World Cup

Canada joins 2026 co-hosts U.S., Mexico in World Cup handover ceremony

Hours before the men's World Cup final in Qatar, dignitaries from the host country and the three co-hosts for the 2026 edition — Canada, the U.S., and Mexico — met to hand over responsibility for the biggest sports event on Earth.

Qatar praised as 1st Middle East country to host event

Four people hold a soccer ball.
Canadian Transport Minister Omar Alghabra, right, is joined by representatives from the U.S., Mexico and Qatar during a ceremony Sunday recognizing the North American countries as hosts of the 2026 men's World Cup. (Chris Jones)

Chris Jones is in Qatar covering the men's World Cup for CBC Sports.

Hours before the men's World Cup final in Qatar, dignitaries from the host country and the three co-hosts for the 2026 edition — Canada, the USA, and Mexico — met on the blue shores of the Persian Gulf to hand over responsibility for the biggest sports event on Earth.

Canada was represented by Transport Minister Omar Alghabra. He was a few minutes late. In his defence, the event was held at the Lusail Heritage Village, oddly named because it's too new to appear on maps, and, having served its purpose on Sunday, will be torn down this week.

"What an honour and a pleasure to be with all of you here today," Alghabra said, dressed casually with a red T-shirt under his grey suit and well-worn Adidas sneakers on his feet. "I do want to take a moment to salute the Canadian team for the tremendous talent and grit they demonstrated at the World Cup."

Canada's men's team participated in the tournament for just the second time, and the first since 1986. As a host country, Canada's team earns an automatic berth into the 2026 World Cup.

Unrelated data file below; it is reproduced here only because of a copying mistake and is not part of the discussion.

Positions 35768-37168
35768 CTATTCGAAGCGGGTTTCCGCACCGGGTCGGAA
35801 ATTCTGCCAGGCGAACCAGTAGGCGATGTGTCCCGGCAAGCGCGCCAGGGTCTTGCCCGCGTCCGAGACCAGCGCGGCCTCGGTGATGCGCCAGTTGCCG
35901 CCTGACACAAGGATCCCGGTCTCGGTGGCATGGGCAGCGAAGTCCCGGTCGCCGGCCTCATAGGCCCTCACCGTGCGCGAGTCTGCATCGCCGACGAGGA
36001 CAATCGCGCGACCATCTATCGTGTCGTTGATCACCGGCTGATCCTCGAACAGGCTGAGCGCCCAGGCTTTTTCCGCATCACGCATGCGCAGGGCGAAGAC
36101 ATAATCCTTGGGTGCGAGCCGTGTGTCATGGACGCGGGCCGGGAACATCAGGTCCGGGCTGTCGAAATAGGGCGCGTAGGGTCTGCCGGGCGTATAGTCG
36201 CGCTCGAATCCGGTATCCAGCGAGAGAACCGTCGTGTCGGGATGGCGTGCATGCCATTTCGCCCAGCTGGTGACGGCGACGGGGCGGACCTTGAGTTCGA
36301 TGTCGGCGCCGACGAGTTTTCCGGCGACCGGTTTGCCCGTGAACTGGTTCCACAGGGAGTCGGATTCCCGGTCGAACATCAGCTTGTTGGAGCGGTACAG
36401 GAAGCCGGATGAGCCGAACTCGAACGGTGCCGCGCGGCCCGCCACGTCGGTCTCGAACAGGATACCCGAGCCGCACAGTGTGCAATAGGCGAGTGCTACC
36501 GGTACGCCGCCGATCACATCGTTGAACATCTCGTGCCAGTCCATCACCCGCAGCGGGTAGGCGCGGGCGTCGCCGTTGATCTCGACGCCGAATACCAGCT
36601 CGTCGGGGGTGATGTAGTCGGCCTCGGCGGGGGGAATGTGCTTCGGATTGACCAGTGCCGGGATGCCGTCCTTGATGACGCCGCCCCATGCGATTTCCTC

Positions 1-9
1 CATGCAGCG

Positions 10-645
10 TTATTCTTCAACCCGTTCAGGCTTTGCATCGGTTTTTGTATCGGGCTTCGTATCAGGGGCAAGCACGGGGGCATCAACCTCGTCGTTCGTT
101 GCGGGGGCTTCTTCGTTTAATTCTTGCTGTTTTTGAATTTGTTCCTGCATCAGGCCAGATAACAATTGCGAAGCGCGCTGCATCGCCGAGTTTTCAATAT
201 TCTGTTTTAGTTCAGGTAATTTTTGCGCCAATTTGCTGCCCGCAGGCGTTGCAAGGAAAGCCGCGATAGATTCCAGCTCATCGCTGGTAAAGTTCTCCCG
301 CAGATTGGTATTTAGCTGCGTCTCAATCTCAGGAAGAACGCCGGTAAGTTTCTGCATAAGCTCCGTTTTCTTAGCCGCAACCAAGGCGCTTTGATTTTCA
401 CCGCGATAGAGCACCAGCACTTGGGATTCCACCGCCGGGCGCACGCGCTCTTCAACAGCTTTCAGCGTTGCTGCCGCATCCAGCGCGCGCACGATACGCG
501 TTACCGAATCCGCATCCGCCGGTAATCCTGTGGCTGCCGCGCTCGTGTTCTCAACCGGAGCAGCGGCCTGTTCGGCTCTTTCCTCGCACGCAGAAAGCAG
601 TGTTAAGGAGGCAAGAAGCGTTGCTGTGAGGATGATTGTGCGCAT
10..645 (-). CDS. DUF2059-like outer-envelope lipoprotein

The 2026 tournament, expanded to 48 teams, will return to its usual summer window, running June 8-July 3. Toronto and Vancouver are among 16 cities across North America that will host games. In the U.S., game will be played in Seattle, San Francisco, Los Angeles, Kansas City, Dallas, Atlanta, Houston, Boston, Philadelphia, Miami, and New York/New Jersey. Mexico City, Monterrey and Guadalajara will host the matches in Mexico.

WATCH | John Herdman on lessons from Qatar:

John Herdman on Davies' role, lessons from Qatar 2022, & looking to 2026

6 months ago
Duration 14:53
Host Andi Petrillo is joined by Canadian men's national team head coach John Herdman as he looks back on Canada Soccer's performance in Qatar.

Alghabra praised the Qatari organizers for their work, and acknowledged its location had personal significance for him.

"It's also special for me to be here as someone who was born in this region, as someone who is a proud Arab Canadian," Alghabra said. "It's a special moment for me personally, and I know for Canadians, to be part of a World Cup that is hosted for the first time in an Arab country, for the first time in a Muslim country, for the first time in this region, in the Middle East."

Linda Thomas-Greenfield, the American ambassador to the United Nations, said the tournament is important in bridging cultural differences.

"Every country has its own distinct politics, culture, and history, but there's one thing that almost all people have in common — it unifies people all over the world. That's a love for soccer," Thomas-Greenfield said. "The world's most popular sport transcends languages, and it transcends borders. It fosters a sense of empathy. It brings us together. It teaches us invaluable lessons.

"After all, if our players can give it their all for 90 minutes and then embrace their competitors when the final whistle blows, perhaps we, too, can do our part to extend friendship and kindness to others."

"It will be a World Cup to remember," Thomas-Greenfield said of the 2026 edition.


Chris Jones

Senior Contributor

Chris Jones is a journalist and screenwriter who began his career covering baseball and boxing for the National Post. He later joined Esquire magazine, where he won two National Magazine Awards for his feature writing. His work has also appeared in The Atlantic, The New York Times Magazine, ESPN The Magazine (RIP), and WIRED, and he is the author of the book, The Eye Test: A Case for Human Creativity in the Age of Analytics. Follow him on Twitter at @EnswellJones

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